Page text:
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Quick Facts

  • Accepted Insurance

  • First Health
  • QualCare

Specialties

2 specialties

  • Pathology

    A pathologist is a physician who specializes in the causes and paths taken by different diseases in order to accurately diagnose an illness.
    Pathologists diagnose and determine the characteristics of a disease through the study of biopsies of diseased tissue or of bodily fluids. For example, a pathologist will look at a biopsy of a skin lesion in order to diagnose or rule out skin cancer. A pathologist will also look at a Pap smear in order to check for a gynecological cancer like cancer of the uterus.
    In addition to determining the cause and development of a disease, these specialists also study the changes a disease makes to a body and the consequences of those structural changes.

  • Cytopathology

    Similar to what pathologists do, cytopathologists analyze specimens in a lab to help your doctor diagnose your condition. However, cytopathologists primarily analyze cells from tissues, tumors and lesions in order to detect disease, whereas pathologists primarily focus on bodily fluid samples.
    The most common example of this is pap smears, which cytopathologists use to detect and study the precursors to cervical cancer in women. Additionally, they help oncologists detect blood cancers and blood disorders. You can think of all pathologists as a type of lab consultant for doctors. You consult with your doctor and then he or she often consults with a pathologist who uses lab testing to confirm what they suspect your condition might be.

Ratings & Comments

1 rating

The Overall Average Patient Rating of Diagnostic Pathology when asked is excellent. Diagnostic Pathology has been reviewed by 1 patient. The rating is 5.0 out of 5 stars.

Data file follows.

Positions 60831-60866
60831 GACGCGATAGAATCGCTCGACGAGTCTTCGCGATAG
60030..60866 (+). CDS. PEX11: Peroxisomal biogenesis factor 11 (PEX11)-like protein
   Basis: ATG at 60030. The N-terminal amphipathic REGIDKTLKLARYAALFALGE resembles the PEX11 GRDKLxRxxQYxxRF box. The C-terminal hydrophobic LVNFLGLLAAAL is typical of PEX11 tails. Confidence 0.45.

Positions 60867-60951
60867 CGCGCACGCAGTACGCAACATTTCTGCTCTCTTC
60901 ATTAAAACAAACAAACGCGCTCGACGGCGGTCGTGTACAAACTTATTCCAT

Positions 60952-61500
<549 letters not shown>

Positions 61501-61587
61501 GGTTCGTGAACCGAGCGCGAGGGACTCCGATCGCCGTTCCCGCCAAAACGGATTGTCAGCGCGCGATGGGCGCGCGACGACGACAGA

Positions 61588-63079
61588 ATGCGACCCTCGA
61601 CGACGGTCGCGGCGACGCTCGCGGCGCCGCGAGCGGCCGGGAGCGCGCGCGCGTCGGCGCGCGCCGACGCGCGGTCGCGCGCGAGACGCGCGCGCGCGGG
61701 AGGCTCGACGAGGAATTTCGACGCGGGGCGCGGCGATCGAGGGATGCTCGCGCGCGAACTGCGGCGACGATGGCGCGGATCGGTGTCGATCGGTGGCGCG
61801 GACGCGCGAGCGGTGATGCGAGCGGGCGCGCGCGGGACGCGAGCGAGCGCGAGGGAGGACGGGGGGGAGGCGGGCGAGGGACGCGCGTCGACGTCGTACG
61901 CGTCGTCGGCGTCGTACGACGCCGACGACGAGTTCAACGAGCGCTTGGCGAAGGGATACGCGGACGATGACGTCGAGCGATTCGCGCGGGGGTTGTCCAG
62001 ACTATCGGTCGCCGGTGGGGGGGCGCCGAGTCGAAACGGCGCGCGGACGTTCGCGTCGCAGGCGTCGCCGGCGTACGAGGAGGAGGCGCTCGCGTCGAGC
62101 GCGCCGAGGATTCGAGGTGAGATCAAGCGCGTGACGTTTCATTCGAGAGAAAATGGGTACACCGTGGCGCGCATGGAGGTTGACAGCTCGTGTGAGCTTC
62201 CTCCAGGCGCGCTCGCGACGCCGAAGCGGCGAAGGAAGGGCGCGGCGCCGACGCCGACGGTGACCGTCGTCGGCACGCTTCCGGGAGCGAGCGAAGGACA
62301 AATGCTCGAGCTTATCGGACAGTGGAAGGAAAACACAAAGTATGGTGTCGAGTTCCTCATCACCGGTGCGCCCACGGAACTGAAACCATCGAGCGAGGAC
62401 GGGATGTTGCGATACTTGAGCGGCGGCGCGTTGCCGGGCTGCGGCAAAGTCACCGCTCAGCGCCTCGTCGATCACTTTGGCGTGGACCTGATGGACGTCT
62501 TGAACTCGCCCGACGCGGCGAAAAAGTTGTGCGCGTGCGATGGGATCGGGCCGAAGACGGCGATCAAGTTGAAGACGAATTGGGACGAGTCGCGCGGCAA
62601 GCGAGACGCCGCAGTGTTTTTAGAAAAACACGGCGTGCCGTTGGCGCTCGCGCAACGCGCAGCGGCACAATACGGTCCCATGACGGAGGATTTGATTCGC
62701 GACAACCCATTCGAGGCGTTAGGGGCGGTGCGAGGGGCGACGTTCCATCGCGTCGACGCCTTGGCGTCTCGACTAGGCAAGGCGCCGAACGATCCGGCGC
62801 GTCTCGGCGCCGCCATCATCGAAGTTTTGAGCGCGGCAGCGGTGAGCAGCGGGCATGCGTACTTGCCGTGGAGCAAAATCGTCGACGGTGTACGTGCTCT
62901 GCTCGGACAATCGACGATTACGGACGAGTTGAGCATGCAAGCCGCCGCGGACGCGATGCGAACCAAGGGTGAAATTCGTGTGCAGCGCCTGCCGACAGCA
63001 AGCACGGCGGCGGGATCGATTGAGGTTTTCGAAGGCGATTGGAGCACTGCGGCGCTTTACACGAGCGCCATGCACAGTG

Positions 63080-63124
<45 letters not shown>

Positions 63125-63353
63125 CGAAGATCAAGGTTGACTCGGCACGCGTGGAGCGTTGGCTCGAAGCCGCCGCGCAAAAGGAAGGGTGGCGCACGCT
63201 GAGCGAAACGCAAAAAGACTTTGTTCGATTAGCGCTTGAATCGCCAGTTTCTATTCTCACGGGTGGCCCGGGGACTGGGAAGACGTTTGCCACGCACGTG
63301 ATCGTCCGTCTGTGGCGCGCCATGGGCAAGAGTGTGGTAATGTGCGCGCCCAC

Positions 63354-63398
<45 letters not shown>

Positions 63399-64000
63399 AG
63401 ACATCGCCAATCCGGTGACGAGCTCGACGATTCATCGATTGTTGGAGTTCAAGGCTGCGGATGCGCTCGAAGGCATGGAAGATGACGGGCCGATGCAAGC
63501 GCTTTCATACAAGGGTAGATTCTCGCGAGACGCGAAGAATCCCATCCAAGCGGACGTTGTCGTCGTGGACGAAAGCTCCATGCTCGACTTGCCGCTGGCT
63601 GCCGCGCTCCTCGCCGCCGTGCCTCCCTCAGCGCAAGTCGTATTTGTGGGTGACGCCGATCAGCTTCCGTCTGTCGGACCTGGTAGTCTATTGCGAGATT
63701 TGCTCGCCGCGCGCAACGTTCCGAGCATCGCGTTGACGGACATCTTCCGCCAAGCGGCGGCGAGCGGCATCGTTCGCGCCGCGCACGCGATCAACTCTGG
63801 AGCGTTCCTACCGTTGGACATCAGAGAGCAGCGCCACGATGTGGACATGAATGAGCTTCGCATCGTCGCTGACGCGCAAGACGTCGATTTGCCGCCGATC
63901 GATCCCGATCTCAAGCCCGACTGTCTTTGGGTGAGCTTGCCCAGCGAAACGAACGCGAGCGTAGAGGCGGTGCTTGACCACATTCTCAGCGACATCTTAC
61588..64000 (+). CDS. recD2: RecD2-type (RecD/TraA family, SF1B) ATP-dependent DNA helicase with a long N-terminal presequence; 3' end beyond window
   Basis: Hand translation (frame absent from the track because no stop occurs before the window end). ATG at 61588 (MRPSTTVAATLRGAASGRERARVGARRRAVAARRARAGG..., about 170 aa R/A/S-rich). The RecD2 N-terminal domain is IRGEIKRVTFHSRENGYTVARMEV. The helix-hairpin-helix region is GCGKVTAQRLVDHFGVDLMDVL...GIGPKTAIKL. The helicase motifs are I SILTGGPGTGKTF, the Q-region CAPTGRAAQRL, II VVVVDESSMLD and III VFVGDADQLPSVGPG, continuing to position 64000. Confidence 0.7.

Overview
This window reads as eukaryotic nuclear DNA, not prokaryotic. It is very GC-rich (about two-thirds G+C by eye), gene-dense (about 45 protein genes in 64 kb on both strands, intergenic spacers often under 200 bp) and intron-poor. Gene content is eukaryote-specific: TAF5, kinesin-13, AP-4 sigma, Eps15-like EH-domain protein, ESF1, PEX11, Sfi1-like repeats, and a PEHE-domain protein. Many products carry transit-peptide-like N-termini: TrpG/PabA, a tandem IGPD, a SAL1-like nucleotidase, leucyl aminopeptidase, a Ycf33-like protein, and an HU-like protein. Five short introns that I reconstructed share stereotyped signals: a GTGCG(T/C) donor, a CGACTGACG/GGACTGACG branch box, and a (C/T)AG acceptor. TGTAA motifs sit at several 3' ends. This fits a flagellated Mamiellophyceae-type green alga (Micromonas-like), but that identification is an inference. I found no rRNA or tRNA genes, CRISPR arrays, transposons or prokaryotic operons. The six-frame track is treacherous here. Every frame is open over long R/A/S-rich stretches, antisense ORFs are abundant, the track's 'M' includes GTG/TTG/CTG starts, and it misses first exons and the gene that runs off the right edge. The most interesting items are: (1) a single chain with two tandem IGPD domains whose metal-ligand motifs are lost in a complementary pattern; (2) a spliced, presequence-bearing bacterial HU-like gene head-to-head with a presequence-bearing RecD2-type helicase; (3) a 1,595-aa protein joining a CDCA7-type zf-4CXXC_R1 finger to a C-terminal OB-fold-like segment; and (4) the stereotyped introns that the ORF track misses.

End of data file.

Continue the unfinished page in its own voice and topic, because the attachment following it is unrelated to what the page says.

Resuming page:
The average wait time to see a doctor at Diagnostic Pathology as provided by patient reviews is unknown. By comparison, the national average for a pre-vist wait time is 21 minutes.

  • Hospital Affiliations

    Diagnostic Pathology is affiliated with the following hospitals

  • Saint Barnabas Medical Center Livingston, NJ 07039
  • Monmouth Medical Center Long Branch, NJ 07740
  • St Barnabas Medical Center Livingston, NJ 07039
  • Education

    Affiliated doctors have gone to the following school

  • University Of Pennsylvania School Of Medicine
  • Nearby Group Practices

    Diagnostic Pathology is similar to the following 3 Group Pracices near Livingston, NJ.

  • Cancer Surgery Services Of SBMC

    Group Practice

    Livingston, NJ

  • Associated In Transplant and General Surgery

    Group Practice

    Livingston, NJ

  • SBMC Pediatric Hematology Oncology

    Group Practice

    Livingston, NJ

Information About Group Practices

What is a Group Practice?

According to The Medical Group Management Association, a group practice is any relationship between three or more physicians who share facilities, expenses, profits and other resources like support staff and equipment. Group practices tend to fall into two categories: those that organize around a particular medical specialty and those that encompass several specialties like East Boston Neighborhood Health that specializes in internal medicine

Why Group Practice?

As medicine became more complex in the twentieth century, the need for group practices made more sense. Physicians found it impossible to know everything about the emerging drugs and technologies on the medical landscape. In addition, the cost of providing a full range of diagnostic services, such as tests and X-rays, in one location became prohibitive to the individual practitioner. Hence, doctors from various disciplines began to team together in order to provide more comprehensive care to their community of patients.

Benefits of Group Practice

As medicine became more complex in the twentieth century, the need for group practices made more sense. Physicians found it impossible to know everything about the emerging drugs and technologies on the medical landscape. In addition, the cost of providing a full range of diagnostic services, such as tests and X-rays, in one location became prohibitive to the individual practitioner. Hence, doctors from various disciplines began to team together in order to provide more comprehensive care to their community of patients.